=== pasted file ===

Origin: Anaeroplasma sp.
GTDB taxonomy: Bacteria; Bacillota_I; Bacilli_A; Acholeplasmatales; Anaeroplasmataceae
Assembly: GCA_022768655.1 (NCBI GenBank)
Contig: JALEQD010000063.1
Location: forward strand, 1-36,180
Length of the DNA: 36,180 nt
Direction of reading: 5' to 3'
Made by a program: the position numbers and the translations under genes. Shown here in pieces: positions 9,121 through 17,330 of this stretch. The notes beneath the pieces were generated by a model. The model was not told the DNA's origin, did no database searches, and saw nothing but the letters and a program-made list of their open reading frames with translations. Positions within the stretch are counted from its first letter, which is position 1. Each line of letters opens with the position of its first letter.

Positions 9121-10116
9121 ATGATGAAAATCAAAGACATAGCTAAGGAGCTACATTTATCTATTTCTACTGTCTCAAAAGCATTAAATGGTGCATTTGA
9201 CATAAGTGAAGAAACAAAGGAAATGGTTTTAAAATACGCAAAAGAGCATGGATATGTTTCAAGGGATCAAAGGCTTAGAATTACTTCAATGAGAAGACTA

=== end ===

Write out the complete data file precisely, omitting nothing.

Origin: Anaeroplasma sp.
GTDB taxonomy: Bacteria; Bacillota_I; Bacilli_A; Acholeplasmatales; Anaeroplasmataceae
Assembly: GCA_022768655.1 (NCBI GenBank)
Contig: JALEQD010000063.1
Location: forward strand, 1-36,180
Length of the DNA: 36,180 nt
Direction of reading: 5' to 3'
Made by a program: the position numbers and the translations under genes. Shown here in pieces: positions 9,121 through 17,330 of this stretch. The notes beneath the pieces were generated by a model. The model was not told the DNA's origin, did no database searches, and saw nothing but the letters and a program-made list of their open reading frames with translations. Positions within the stretch are counted from its first letter, which is position 1. Each line of letters opens with the position of its first letter.

Positions 9121-10116
9121 ATGATGAAAATCAAAGACATAGCTAAGGAGCTACATTTATCTATTTCTACTGTCTCAAAAGCATTAAATGGTGCATTTGA
9201 CATAAGTGAAGAAACAAAGGAAATGGTTTTAAAATACGCAAAAGAGCATGGATATGTTTCAAGGGATCAAAGGCTTAGAATTACTTCAATGAGAAGACTA